Lafayette County Utility Authority aims to improve infrastructure

Published 10:30 am Tuesday, March 13, 2018

Legislation for the new Lafayette County Utility Authority is expected to pass in the next couple weeks, and with that comes the hope of improved infrastructure, according to supervisor Kevin Frye.

The proposed utility authority is the product of 18 months of meetings across the county, during which the county Board of Supervisors listened to residents and heard their concerns about infrastructure in rural communities.

The utility authority will work with existing organizations to provide better water, sewer, wastewater management, broadband internet and natural gas to those in areas with new developments, as well as improve and maintain adequate services for those who have lived in the county for years.

Email newsletter signup

“The situation that we’re in currently, whether it’s sewer, water, natural gas or broadband, a lot of those services are not as available in the county as they should be,” Frye said. “While Oxford is doing annexation and that will help extend their services, I don’t think any of us are under the impression that Oxford’s going to absorb all the growth. The county outside of Oxford city limits will absorb some of this growth and we need to be prepared to handle that responsibly with some standards that make sense for everybody.”

One of those standards involves working with Lafayette County’s 25 rural water associations.

While it may seem as though the county utility authority intends to take over all water operations in the county, attorney Michael Caples, of Butler Snow law firm, said the bill is written in a way that protects the rural water associations. Butler Snow has been part of the creation of every utility authority in the state.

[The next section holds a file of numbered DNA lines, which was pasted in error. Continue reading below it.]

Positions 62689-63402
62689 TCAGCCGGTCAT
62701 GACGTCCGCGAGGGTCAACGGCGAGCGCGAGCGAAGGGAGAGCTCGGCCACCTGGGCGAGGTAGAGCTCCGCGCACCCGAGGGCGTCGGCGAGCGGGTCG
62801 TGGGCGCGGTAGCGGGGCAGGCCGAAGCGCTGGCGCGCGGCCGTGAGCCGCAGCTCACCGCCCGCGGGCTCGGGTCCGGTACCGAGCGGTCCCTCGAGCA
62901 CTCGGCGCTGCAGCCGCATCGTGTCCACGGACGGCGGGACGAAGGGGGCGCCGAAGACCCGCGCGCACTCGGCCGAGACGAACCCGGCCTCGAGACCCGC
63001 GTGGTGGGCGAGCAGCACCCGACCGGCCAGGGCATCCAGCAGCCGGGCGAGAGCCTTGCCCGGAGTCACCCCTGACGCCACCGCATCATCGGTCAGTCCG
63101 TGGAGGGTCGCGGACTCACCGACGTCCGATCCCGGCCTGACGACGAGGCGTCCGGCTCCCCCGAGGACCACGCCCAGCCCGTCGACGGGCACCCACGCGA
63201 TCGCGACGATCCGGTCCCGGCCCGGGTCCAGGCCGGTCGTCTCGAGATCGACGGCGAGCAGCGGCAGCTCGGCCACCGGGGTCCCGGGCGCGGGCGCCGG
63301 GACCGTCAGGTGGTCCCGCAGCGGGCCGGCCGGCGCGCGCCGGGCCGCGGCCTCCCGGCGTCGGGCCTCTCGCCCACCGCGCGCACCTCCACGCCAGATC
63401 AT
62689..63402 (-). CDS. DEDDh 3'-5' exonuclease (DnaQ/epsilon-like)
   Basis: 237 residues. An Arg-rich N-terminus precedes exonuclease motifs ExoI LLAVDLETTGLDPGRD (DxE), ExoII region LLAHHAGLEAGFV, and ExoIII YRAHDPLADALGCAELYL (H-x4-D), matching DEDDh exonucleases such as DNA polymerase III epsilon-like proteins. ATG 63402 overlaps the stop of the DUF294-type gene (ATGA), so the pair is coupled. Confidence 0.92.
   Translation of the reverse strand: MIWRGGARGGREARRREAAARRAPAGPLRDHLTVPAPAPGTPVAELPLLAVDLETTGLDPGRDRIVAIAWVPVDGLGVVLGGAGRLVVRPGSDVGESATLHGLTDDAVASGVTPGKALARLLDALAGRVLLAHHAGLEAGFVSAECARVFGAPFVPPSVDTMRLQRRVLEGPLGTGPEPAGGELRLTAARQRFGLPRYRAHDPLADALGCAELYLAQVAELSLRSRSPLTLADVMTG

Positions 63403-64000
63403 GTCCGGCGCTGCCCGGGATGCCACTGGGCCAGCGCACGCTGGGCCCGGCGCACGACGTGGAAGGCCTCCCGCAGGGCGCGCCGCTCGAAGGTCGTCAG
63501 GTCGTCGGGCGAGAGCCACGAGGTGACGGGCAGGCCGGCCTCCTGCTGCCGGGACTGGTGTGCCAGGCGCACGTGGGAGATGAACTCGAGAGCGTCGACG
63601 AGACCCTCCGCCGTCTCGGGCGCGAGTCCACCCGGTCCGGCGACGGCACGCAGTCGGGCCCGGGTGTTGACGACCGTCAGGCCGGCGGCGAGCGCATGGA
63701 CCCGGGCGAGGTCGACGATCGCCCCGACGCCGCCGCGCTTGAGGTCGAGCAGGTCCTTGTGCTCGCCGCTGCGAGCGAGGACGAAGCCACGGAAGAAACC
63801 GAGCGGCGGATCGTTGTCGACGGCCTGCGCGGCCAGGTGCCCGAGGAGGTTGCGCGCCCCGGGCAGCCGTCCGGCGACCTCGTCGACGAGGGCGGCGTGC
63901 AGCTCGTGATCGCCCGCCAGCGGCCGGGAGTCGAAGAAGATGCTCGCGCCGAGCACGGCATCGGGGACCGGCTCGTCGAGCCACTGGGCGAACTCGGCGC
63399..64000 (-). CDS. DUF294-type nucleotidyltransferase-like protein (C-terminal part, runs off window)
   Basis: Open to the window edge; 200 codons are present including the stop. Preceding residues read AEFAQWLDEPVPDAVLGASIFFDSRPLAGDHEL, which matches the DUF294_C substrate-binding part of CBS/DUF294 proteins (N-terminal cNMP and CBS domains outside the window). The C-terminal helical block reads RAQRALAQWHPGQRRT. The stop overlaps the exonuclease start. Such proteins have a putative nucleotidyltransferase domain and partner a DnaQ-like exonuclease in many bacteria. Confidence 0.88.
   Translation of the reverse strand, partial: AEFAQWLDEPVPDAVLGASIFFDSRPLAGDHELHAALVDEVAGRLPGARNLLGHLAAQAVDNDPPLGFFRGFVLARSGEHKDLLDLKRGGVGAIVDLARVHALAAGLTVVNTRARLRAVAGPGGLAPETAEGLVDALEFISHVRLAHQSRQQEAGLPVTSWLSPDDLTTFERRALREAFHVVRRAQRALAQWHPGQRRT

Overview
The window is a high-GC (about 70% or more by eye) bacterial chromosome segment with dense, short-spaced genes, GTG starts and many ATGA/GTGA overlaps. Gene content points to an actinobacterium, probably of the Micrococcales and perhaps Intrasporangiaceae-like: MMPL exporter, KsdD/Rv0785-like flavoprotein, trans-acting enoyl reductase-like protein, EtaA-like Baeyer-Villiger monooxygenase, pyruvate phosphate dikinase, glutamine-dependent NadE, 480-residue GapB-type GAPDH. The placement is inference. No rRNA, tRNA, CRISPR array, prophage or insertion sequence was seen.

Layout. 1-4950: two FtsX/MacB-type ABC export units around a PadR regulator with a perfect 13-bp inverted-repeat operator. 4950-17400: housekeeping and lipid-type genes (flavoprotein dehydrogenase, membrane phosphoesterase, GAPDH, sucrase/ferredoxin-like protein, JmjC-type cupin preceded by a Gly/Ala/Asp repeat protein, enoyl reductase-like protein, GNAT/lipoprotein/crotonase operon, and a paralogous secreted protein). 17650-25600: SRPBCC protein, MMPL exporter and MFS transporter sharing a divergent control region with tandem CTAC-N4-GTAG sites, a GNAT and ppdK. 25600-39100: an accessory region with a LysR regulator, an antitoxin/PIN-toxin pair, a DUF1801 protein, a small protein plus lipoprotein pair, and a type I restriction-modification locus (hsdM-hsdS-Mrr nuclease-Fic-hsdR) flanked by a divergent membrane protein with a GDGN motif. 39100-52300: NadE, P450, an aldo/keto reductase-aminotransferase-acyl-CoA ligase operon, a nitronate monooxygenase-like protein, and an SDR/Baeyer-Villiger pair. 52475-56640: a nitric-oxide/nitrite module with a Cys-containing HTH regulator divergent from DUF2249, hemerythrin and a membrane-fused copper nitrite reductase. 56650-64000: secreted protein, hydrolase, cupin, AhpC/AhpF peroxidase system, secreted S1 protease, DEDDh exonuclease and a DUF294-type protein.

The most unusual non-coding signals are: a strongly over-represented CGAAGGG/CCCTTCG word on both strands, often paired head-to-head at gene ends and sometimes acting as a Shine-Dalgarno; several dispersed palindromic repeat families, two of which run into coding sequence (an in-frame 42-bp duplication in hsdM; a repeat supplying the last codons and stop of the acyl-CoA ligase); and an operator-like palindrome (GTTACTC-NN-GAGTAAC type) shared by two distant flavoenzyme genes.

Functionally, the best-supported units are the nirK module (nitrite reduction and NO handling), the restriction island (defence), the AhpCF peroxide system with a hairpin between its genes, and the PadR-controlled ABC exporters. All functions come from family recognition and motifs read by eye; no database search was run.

“The big point that we want to make sure everybody understands is that anybody currently providing services can continue, and it’s in the bill that the utility authority cannot provide any of the same services that are currently being provided by somebody in a certificated area,” Caples said. “Where it helps is the areas that are undeveloped. Those will fall under the jurisdiction of the utility authority.”

Should a rural water association decide for any reason they want to cease operations, the bill outlines procedures for transferring operations to the utility authority. In order to do that, both the rural water association and utility authority have to agree to the transfer, both boards have to vote and then each entity has to file a petition with the Public Service Commission.

Water was a main focus in the drafting of the bill, Caples said, because 50 percent of Lafayette County residents are part of a rural water system.

After meeting with representatives from the water associations on March 8, Frye said the response to the news was positive. Due to a boom in development, he said it was important to create the utility authority as a way to keep up with the needs of the county.

“One of the things that is attractive to me about the utility authority, and that the board thought was a big plus, is the fact that it’s local control over things and it allows for us to have Lafayette County residents overseeing how this works, which currently is not how any of these utilities are regulated,” he said. “The big picture is, this gives the county the ability to help. Obviously, I don’t want people to feel like the county is coming in and taking over because that’s not the case.”